Alec Stewart column: Global game causes modern problems
Last week I said I was hopeful of seeing Chris Gayle resolve his differences with the West Indies Cricket Board in time to play in the limited-overs games against England later in the summer.
Since then, we've heard the news that Gayle will indeed be available for the one-day and Twenty20 internationals after he finishes his Indian Premier League commitments.
It's good news for the simple fact that, in international cricket, you want the very best players playing against each other.
I was sat behind the goal at Wembley - it was a great day. Chelsea have won the FA Cup so often in recent seasons that the national stadium is becoming like a home away from home. The win emphasised what a fine job Roberto di Matteo has done and the importance of the senior players. Some have written off the likes of Lampard, Drogba and Terry, but they performed when it mattered. As a man who was still playing cricket for England at 40, I believe that age is merely a unit of experience.
I still think it's a pity that he's not playing in the Test series because, as good as the IPL is, in a perfect world players wouldn't have to choose between that and international cricket.
It's a modern issue that Twenty20 has thrown up. I appreciate that players can make decent money playing the IPL, so I would love to see the organisers and the International Cricket Council come together and try to find a window so that the IPL takes place when there is no international cricket being played.
While it's good news for the Windies that Gayle will be available later in the tour, it's bad news for Somerset that he now will not be able to play Twenty20, and I have certain sympathies for them.
To lose a player of his calibre at a relatively late stage is not easy. They have moved quickly to sign Faf du Plessis but, with respect, he is not Chris Gayle.
This is another modern issue. Because of the IPL and the amount of international cricket that is played, it is now quite unusual to see a county have the same overseas player for the entire season.
In years gone by, because county cricket was really the only cricket being played in the world between April and September, you would see the same players returning season after season.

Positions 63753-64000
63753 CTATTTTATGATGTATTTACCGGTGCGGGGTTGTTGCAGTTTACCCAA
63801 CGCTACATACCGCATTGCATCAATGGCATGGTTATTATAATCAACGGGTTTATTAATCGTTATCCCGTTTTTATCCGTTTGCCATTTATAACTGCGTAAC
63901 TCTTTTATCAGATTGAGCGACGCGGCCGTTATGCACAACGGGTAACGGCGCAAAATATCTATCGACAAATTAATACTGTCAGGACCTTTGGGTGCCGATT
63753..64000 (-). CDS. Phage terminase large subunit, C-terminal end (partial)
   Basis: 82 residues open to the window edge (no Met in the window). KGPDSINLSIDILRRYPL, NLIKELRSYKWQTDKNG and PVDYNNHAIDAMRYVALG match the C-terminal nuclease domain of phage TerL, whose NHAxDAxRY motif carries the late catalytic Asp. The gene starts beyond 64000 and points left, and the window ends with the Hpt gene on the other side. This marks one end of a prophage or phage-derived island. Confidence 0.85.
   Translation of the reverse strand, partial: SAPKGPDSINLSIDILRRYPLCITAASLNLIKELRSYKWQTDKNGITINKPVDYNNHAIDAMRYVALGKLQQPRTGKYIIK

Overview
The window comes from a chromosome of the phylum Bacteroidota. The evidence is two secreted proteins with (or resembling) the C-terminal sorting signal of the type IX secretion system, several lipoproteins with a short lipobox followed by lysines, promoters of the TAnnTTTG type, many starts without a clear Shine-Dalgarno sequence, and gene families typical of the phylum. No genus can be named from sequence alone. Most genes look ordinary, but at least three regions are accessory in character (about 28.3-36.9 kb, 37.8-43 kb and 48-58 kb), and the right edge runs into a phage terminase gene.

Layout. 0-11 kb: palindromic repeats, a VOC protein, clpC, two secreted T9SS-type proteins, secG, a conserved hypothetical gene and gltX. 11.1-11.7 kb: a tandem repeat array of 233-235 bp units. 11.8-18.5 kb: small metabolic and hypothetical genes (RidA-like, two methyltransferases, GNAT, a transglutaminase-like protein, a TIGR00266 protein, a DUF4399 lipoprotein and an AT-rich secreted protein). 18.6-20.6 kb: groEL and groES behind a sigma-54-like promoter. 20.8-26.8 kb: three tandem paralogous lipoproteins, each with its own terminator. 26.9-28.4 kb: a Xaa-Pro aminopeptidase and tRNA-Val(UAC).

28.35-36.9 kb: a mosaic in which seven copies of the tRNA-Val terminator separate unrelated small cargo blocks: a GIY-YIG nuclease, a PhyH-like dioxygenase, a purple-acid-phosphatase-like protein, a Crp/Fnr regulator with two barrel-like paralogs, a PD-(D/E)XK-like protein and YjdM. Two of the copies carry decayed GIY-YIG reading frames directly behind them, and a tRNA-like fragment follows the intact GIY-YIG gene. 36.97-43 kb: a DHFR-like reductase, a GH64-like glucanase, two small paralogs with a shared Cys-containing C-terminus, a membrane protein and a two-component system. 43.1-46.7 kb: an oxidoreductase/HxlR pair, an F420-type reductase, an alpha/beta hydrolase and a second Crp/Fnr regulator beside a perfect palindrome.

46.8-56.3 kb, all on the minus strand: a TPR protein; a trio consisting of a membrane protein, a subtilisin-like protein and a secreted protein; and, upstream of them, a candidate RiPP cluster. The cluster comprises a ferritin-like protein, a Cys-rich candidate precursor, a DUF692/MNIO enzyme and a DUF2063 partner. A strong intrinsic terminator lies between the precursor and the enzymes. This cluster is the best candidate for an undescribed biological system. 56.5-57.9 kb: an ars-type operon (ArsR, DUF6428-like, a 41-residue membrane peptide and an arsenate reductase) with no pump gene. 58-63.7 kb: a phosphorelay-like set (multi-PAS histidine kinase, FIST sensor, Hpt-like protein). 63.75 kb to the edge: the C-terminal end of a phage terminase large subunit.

The likes of Wasim Akram at Lancashire, Gordon Greenidge and Malcolm Marshall at Hampshire, Sylvester Clarke at Surrey, Clive Rice and Richard Hadlee at Nottinghamshire, to name just a few, became synonymous with their counties and they were the best cricketers around at the time.
Wet time for West Indies
The Windies will be frustrated at their opening tour match being so hit by rain, not least because a lot of that side haven't played international cricket in England before. When the rain comes, you can head to the indoor nets, hit the gym and do your training sessions, but you can't beat being out in the middle. On rainy days, the dressing room can become a boring place after a while; you just want to get out and play.
Now, because of the cricket that is going on all over the world, it is not unusual to see counties having three overseas players in the same year.
If a county wants the same overseas player for the entire summer, they may have to move for someone who has not played for his country or has retired from international cricket, so arguably you could question whether or not the quality would be higher than the domestic players we already have.
If a county decides to sign players currently involved in international cricket, it can make it very difficult for the management and coaches to plan for the season. At the back of your mind, you know that another tour can easily be scheduled, thus robbing you of the services of your overseas player.
This means that your planning has to be spot on, and you have to have a bit of luck if you are going to have a player of high calibre that is available for a decent number of games.
Allied to the theme of cricketers being able to make a living playing all over the world is the news that the England and Wales Cricket Board has extended the qualification period needed to be served by players born abroad who want to play for England.
I'm very pleased because a seven-year qualification period shows just how dedicated someone would have to be to play for England.
All you can ask is that any player who pulls on an international shirt is committed 100% to that country and that they are not just playing for themselves or the money they could possibly make.
Having to wait seven years, rather than four like before, confirms that person's desire to play for the country for which they have qualified.